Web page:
Local directors are creating critically acclaimed films despite limited resources
In Laos, one of the poorest nations in the world, the local film industry is beginning to flower after decades of being virtually non-existent.
For years, the only films produced in this impoverished socialist country were government propaganda movies.
Recently, however, a new breed of young directors has emerged in the Southeast Asian country to make movies that are attracting international attention. Many of them have returned home after learning film-making abroad.
Vientiane, the capital of Laos, has only two movie theaters, both located in a shopping center.
On a recent weekday afternoon, the two cinemas were crowded with students who were apparently cutting classes. Most of the films being screened were foreign, imported from the U.S., neighboring Thailand and other countries.
Laos has long been a motion picture wasteland. Reng, a 24-year-old graduate student who was at one of the cinemas, said he watched movies at least once a month, mostly Thai or Hollywood films, but had never seen a Laotian picture.
A small landlocked country on the Indochina Peninsula, Laos borders the Mekong River and is surrounded by mountains. It is one of the world’s least developed countries, defined by the U.N. as “low-income countries confronting severe structural impediments to sustainable development.” The country’s per-capita gross domestic product is only about one-20th of Japan’s.
The development of the country’s film industry was long hindered by a bloody civil war. The First Indochina War, which began in 1946, pushed Laos into a morass of internal armed conflict. The country became trapped in a proxy war between the global Cold War superpowers, and remained mired deep in chaos for decades.
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Under the socialist regime of the Lao People’s Democratic Republic, established in 1975, the nation’s economy stagnated. It is estimated that nearly 10% of the population fled the country as refugees to escape the economic hardship.
The Marxist-Leninist regime restricted the domestic film production to propaganda stuff, stifling the growth of the business of producing entertainment movies.
The reclusive nation’s barren filmmaking landscape, however, started to change after an international film festival in 2009. Initially, overseas films constituted most of the works shown at the Vientianale International Film Festival.
Gradually, however, young Laotian directors started entering their ambitious films in the festival.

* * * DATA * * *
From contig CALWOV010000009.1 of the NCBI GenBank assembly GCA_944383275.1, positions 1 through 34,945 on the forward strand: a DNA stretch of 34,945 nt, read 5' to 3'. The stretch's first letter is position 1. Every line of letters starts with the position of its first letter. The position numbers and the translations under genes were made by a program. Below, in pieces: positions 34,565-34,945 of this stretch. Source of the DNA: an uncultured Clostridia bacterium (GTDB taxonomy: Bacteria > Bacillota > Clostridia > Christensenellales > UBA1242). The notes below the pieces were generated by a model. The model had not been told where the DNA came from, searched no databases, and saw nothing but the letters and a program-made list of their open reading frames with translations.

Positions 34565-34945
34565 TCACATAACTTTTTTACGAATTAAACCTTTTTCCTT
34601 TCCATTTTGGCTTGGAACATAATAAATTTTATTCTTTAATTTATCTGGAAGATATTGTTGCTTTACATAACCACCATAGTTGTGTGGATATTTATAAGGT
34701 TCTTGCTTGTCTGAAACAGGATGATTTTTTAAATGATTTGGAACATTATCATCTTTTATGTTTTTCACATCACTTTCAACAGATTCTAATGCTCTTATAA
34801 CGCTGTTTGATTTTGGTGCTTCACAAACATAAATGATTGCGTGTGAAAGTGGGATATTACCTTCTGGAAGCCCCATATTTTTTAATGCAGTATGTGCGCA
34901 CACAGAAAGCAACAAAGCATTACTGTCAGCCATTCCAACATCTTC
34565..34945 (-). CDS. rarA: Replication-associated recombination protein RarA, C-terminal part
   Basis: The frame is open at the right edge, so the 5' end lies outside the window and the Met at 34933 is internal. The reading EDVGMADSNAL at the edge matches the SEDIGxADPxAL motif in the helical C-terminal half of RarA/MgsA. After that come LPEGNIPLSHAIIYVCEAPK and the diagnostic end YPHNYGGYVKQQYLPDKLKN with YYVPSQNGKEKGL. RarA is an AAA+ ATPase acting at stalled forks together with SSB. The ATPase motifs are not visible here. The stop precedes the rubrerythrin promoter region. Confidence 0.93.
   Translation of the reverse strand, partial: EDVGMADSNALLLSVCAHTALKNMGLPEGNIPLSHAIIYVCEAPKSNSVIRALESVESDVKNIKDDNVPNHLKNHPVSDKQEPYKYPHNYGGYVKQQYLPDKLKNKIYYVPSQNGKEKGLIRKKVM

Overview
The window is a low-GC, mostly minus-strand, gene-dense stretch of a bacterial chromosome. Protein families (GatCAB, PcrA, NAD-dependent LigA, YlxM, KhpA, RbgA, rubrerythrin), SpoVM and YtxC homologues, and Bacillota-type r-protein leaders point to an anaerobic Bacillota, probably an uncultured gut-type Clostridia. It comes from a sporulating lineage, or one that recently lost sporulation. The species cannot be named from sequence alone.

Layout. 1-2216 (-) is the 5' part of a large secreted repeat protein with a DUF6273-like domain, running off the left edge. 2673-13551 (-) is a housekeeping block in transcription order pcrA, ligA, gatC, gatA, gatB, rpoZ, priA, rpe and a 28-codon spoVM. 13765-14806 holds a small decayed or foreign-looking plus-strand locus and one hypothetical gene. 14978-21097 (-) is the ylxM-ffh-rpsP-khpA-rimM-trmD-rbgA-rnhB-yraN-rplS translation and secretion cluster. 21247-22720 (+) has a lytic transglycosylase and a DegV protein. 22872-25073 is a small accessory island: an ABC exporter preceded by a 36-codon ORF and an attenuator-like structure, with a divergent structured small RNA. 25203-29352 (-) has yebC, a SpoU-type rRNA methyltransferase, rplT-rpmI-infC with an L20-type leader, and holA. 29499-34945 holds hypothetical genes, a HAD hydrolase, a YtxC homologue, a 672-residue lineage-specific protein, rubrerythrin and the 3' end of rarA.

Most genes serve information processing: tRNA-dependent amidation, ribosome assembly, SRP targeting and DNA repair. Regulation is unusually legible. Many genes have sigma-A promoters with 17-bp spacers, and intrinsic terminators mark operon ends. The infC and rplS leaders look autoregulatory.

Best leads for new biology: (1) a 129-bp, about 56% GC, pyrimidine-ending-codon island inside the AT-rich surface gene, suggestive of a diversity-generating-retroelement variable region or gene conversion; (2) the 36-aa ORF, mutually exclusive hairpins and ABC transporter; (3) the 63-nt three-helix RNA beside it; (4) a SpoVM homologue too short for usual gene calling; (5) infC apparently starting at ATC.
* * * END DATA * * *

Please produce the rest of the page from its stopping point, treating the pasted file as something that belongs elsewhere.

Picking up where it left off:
In 2017, the Laotian film “Dearest Sister,” directed by Mattie Do, was selected as the country’s first-ever submission to the Academy Awards.
Born in Los Angeles, Do is the daughter of immigrant parents who left their country during the communist revolution in the 1970s. After working as a makeup artist at Western film production companies, she returned to Laos in 2010 and started making movies only with equipment at hand.
Her debut film was produced on a shoestring budget of $5,000. But she managed to raise some $40,000 through crowdfunding for her sophomore feature, “Dearest Sister.”
The common image of Laos among Westerners is as a country of poor people living simple, bucolic lives in farming villages populated by meek, innocent women with black hair, Do said. “Foreigners created this image of Laos, [but] it’s not real.”
Do tries to depict this reality in her films. She views horror movies as effective media to communicate her message to a global audience, regardless of their cultural background. “I like horror because it’s universal,” she said. “You’re afraid of ghosts following you at night or a murderer who comes after you. I’m afraid of that too.”
“Dearest Sister” is a horror-thriller in which a girl from a farming village takes care of her rich cousin in Vientiane who is gradually going blind. The plot thickens as the village girl discovers that her cousin has the ability to get winning lottery numbers from the dead.
The film was screened at more than 36 film festivals around the world and proved a hit in Thailand, a major supplier of movies for Laos.
Do says she is quite excited about her next film, which she plans to start shooting as early as September.
In 2017, “Say Nam Lai” (The River Flows), the first Lao-Japanese co-production, was released. The film, directed by Makoto Kumazawa, is a fantasy in which an urban Laotian woman accidentally travels via a time warp to Laos in the 1960s and meets a Japanese man doing research for a dam project in the country.
The Laotian film industry has to contend with a lack of filmmaking know-how and equipment.
Most of the lighting and other equipment used in Laotian films is rented from Thai companies. With the country lacking a well-developed theatrical culture, characters in Laotian movies are usually played by singers and fashion models.
Taku Mori, the producer of “Say Nam Lai,” said the country’s film industry is facing an acute shortage of resources — funds, equipment and people.
Due to strict state censorship, freedom of expression is limited in Laos. Still, local directors are creating films by applying their ingenuity.
Saisamon, an 18-year-old Laotian girl working at a movie theater in Vientiane, said the number of domestic films is growing. The theater screens a Laotian film every two to three months, she said. She said she especially likes comedies made in her country.
The country’s film industry is still in an embryonic stage, but could take wing before long if more talent like Do appears to foster it.